“Of course you can be calm and sew,” Sylvia said, keeping her voice low so the servants spreading rosemary and fleabane on the newly laid rushes wouldn’t hear. “You’ll be betrothed to Lord Barengar soon.”
“I’m sure you’ll be married soon enough,” Viola replied. “That squire of Sir Melvin’s likes you.”
“Him? He’s only a steward’s son.”
“He may make something of himself. Didn’t I hear that the Welshman who nearly won the tournament was a common foot soldier once?”
“So they say, but how often does a man rise in rank as he has?”
They both looked down the hall to see Lady Anne striding toward them, her expression as fierce as if she was about to declare war. “What is it, Aunt?” Viola said after quickly putting away her sewing and getting to her feet. “Is something wrong?”
“I want to talk to you. Alone,” she emphasized, glaring at Sylvia as if she’d done her some kind of personal injury. The young woman dropped her needlework and didn’t even pause to pick it up before she hurried away.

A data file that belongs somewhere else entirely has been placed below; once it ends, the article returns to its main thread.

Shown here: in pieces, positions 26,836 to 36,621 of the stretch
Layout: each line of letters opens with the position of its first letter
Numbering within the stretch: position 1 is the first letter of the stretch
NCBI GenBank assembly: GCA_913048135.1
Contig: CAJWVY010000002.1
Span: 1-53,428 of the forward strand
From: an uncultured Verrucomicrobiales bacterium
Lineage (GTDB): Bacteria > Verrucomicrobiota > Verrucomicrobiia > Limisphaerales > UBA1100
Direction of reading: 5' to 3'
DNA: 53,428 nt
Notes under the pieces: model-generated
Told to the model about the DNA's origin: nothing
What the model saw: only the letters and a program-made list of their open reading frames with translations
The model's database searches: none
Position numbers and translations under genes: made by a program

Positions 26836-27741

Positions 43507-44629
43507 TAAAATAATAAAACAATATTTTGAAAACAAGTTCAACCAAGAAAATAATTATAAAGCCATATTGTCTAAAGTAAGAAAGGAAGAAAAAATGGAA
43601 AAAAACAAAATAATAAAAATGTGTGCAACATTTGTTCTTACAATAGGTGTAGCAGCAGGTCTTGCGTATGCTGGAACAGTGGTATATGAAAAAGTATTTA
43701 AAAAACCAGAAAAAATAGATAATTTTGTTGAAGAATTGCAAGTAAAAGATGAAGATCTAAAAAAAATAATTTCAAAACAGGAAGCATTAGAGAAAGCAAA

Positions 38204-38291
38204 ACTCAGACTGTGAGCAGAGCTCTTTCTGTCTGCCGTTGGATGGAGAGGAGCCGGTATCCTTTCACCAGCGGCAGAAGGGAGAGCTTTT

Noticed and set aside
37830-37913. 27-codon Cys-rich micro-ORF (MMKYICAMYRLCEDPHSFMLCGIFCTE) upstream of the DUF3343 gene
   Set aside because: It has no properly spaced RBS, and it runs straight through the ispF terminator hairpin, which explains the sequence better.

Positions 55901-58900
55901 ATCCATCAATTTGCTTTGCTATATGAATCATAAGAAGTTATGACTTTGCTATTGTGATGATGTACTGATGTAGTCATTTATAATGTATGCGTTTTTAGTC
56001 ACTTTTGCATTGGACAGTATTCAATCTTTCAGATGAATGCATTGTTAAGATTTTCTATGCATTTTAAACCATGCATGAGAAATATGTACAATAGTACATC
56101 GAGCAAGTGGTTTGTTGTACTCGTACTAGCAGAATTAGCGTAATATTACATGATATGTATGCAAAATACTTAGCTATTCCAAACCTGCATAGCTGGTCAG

“Leave that for later,” her aunt ordered the maidservants with the herbs. They hurried away, too, so the hall was empty.
“What is it?” Viola repeated, fearing her aunt had somehow guessed…something.
“I want you to keep away from Lord Barengar!”
Viola couldn’t have been more astonished if her aunt had announced her betrothal to the king. “I-I beg your pardon?”
“Stay away from that young scoundrel!”
“Because I don’t want him encouraged to stay,” her aunt retorted. “His family is too important to insult, or I’d send the rogue packing right this minute. Since I can’t, you’ll stay in your chamber tonight. We’ll say you’re ill.”
“I thought you wanted a betrothal.”
“Not after what that ninny of a cousin of his said to me in the rose garden today. He was trying to make Lord Barengar sound like a paragon, but that Melvin is so stupid, he revealed something quite different, things that makes it clear no relative of mine should be married to that man, or allied with that family.
“Now gather up your sewing and get to your room. The sooner I start telling people you’re ill, the better!”
“Yes, Aunt,” Viola humbly replied.
Whatever her aunt believed about Melvin, Viola was sure he wasn’t stupid. It was far more likely that Melvin had purposefully saved her from an unhappy marriage.
She must and would find a way to thank him.
Note: This novella is PG13. With the exception of GWYNETH AND THE THIEF and THE WASTREL, MM's books are usually steamier.